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How does wastewater from oil and gas production cause earthquakes?

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On a cloudy December 15 afternoon, I was in Houston talking to a colleague on the phone in Midland when a 3.6-magnitude earthquake shook the oil-rich city. She nearly fell out of her chair, and quickly ended the conversation by saying, “I want to reassure my children.” This was one of 15,000 earthquakes to hit the West Texas Permian Basin in the past five years.

The Permian Basin was a prolific economic engine for Texas and a vital energy resource for the United States. The basin is the center of the US shale revolution, uses half of all US drilling rigs, produces approximately 5 million barrels of oil per day, and houses the largest shale-reserve base on the planet. Its resources are geographically deep and vast, with one of the thickest hydrocarbon structures in the world extending 300 miles from Big Lake, Texas, to Carlsbad, New Mexico.

But the Permian Basin has a problem: a problem of 15 million barrels a day. Approximately three barrels of brackish water are produced for every barrel of oil, and that wastewater needs to go somewhere. Much of this water is dumped into thousands of deep injection wells known as brine discharges. Many of these injection wells were drilled on or near old but historically inactive fault lines. Scientists have warned for years that deep water injections can compress these faults and trigger earthquakes.

With 5,200 earthquakes in West Texas in 2021, double the number observed in 2020, this is no longer a theoretical debate. Earthquakes now affect West Texas cities stretching from the Pecos to the Big Spring, often weekly. The Texas Railroad Commission, the main Texas oil and gas regulator, has responded in a pragmatic, data-driven way by severely limiting wastewater disposal in parts of six counties, affecting how millions of barrels of oil are produced per day.

Earthquake data used by the Railways Commission is collected by TexNet seismological software. In 2015, the Texas Legislature headed by Governor Greg Abbott passed a law that created TexNet to scientifically identify the causes of increased seismic activity through the collection and analysis of continuous seismic data. The rapid rise in West Texas earthquakes has prompted data-driven regulatory action from the commission to mitigate induced earthquakes while still facilitating the development of the state’s most important energy asset.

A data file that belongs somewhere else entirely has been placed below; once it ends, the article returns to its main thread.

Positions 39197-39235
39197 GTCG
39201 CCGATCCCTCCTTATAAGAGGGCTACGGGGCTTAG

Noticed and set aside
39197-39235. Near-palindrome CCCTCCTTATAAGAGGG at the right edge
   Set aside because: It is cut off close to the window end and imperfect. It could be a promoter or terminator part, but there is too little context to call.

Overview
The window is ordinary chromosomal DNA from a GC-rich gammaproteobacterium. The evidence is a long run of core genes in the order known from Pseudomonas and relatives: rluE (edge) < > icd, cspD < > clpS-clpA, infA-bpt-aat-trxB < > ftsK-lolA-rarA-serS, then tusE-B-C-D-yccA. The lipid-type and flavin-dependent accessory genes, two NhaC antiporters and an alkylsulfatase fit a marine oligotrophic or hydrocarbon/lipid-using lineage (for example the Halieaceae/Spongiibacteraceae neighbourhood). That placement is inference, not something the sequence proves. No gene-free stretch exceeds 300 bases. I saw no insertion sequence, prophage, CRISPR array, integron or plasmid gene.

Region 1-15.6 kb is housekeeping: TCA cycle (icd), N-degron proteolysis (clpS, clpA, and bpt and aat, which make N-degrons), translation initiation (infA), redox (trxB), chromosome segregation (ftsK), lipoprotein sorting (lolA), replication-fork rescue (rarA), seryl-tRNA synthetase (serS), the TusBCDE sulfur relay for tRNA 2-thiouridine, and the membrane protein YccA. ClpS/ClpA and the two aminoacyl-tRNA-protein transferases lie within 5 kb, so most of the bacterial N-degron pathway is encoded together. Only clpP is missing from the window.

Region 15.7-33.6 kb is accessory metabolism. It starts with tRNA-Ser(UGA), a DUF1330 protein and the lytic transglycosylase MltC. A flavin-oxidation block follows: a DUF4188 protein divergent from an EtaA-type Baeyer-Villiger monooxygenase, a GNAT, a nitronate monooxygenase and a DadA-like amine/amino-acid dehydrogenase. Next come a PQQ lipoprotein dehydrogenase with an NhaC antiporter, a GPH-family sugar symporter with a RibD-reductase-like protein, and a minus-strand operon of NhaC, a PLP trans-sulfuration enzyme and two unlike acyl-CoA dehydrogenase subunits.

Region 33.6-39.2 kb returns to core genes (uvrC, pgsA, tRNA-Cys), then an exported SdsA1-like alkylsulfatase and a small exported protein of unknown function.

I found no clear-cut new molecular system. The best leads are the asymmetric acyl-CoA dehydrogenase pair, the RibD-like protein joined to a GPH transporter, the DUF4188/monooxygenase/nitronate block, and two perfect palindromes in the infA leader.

Over the past two years, the Railways Commission has organized and encouraged the development of multiclient water recycling and storage facilities. These facilities recycle the produced water for use in the completion process, thus reducing reliance on deep well injection into basement formations where fault lines are.

The commission also developed strict commercial recycling permit standards known as Section 6-H11. These rules are necessary because they protect West Texas aquifers, waterways, and ecosystems from productive water pollution.

Produced water typically contains petroleum, chemicals left over from the fracking process, suspended solids and, when improperly stored, can create toxic hydrogen sulfide gas. Commercially permitted recycling facilities operating under the new standards are held accountable through strict reporting, interconnection, engineering, monitoring and other regulations.

Over the final months of 2021, the Railways Commission responded more aggressively with first-of-its-kind seismic response measures severely limiting pumping of water produced into deep wells in seismically active areas, particularly around the Odessa Midland population centers. These measures encouraged the safe recycling of wastewater or at least its redirection away from population centers and seismic accumulations.

To understand these actions, it is important to understand how Permian Basin operators have managed billions of barrels of fresh water and sewage over the past decade, and how it has evolved.

In the early 2010s, operators used fresh water from local aquifers to fracking single-well development projects. Upon completion, the wastewater byproduct was trucked to local disposal wells for injection. In the early days of shale, there were very few earthquakes, so induced earthquakes were not understood. By the late 2010s, multiple well development technologies had materially improved efficiency, but also increased the demand for fresh water for fracking and deep well injectors for wastewater disposal.

While additional water infrastructure was built to deal with the increasing demands of the industry, the water reservoirs supporting the Permian Basin began to send a distress signal: aquifers began to deteriorate and injection formations began to vibrate. The Railways Commission took action. Today’s water supply chain depends less on fresh aquifers and more on the consumption of recycled produced water. The water produced now almost exclusively travels through the pipeline, rather than by truck, to recycling or disposal facilities away from population centers or concentrated earthquake areas.

Make no mistake about it, brine discharge into deep wells is here to stay. With more than 2,000 active disposals in Texas, it is an essential tool in the management of produced wastewater. However, with data-driven regulation and thoughtful oversight, the Railroad Commission has encouraged operators to be better stewards of the Permian Basin either by recycling the water produced when possible or moving it to disposal sites outside population centers or seismic gatherings when possible. .

Jason Gennaro is CEO of Breakwater Energy Partners, which has built the largest commercially permitted productive water recycling facility in Texas. This column was written in the Dallas Morning News.

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